83rd Annual

Wednesday, 12 February 2003: 1:45 PM
Advances in Understanding Urban Air Pollution from the NARSTO-NEOPS Program
C. Russell Philbrick, Penn State University, University Park, PA; and W. F. Ryan, R. D. Clark, B. G. Doddridge, P. Hopke, and S. R. McDow
Poster PDF (913.7 kB)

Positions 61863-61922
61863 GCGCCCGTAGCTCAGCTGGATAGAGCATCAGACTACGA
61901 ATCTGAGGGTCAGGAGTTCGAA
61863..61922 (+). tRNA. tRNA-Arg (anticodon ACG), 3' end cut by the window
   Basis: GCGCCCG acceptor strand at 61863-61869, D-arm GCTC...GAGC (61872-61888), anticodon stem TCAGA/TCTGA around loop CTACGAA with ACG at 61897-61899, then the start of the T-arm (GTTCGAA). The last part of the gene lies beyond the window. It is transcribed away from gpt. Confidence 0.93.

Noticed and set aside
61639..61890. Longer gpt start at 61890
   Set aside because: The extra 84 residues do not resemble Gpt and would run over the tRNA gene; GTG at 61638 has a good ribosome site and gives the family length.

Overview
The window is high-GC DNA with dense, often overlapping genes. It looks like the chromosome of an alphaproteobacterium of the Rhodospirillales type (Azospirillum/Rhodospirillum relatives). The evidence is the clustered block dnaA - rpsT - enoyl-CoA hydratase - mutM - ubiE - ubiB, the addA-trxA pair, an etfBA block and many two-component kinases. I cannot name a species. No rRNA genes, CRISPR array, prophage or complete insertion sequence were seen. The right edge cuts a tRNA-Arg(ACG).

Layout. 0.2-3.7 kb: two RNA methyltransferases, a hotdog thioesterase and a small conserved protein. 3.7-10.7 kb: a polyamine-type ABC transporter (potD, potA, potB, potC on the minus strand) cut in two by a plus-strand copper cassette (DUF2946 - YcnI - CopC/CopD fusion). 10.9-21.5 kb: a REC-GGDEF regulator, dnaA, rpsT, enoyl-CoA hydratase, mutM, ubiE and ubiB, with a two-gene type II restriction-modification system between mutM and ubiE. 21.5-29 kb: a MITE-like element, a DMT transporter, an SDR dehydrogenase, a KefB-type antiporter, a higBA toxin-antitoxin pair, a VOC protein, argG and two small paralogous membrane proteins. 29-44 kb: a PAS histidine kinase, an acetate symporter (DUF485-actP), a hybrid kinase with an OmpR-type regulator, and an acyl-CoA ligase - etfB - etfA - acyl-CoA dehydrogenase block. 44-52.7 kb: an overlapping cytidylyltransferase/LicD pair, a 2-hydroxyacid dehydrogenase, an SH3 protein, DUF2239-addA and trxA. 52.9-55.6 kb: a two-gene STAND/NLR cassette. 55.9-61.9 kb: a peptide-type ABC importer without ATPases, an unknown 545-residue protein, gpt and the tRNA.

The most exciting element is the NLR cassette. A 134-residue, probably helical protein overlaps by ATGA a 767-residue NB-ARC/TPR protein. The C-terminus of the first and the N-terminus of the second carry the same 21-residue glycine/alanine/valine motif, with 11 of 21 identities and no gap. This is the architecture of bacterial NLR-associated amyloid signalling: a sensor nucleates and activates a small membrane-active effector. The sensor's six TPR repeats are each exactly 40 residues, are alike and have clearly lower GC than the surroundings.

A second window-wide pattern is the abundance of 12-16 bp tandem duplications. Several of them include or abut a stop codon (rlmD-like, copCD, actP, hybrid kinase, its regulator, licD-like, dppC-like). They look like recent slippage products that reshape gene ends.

The NARSTO-NE-OPS (North East Oxidant and Particle Study) is an investigation of the coupling of the meteorological and chemical processes that control the evolution of air pollution events. The project includes four major field programs which have been carried out at a field site in northeast Philadelphia during the summers of 1998, 1999, 2001 and 2002. The activity brings together the research groups from several universities and government laboratories to apply advanced measurement techniques for understanding the physical and chemical processes contributing to air quality issues. During the 21 cumulative weeks of summer field intensives, the meteorological and chemical characteristics attending a wide range of atmospheric processes were observed. The results confirm that a three-dimensional regional scale picture of the atmosphere is essential to understanding air pollution events. Vertical profiles of atmospheric properties are needed to properly model and predict ozone and particulate matter pollution because of the significance of horizontal transport aloft and vertical mixing processes on the development and evolution of important periods of air pollution. Efforts have also focused on development and testing of several new approaches to improve measuring techniques for better understanding of the physical and chemical properties of the airborne particulate matter.

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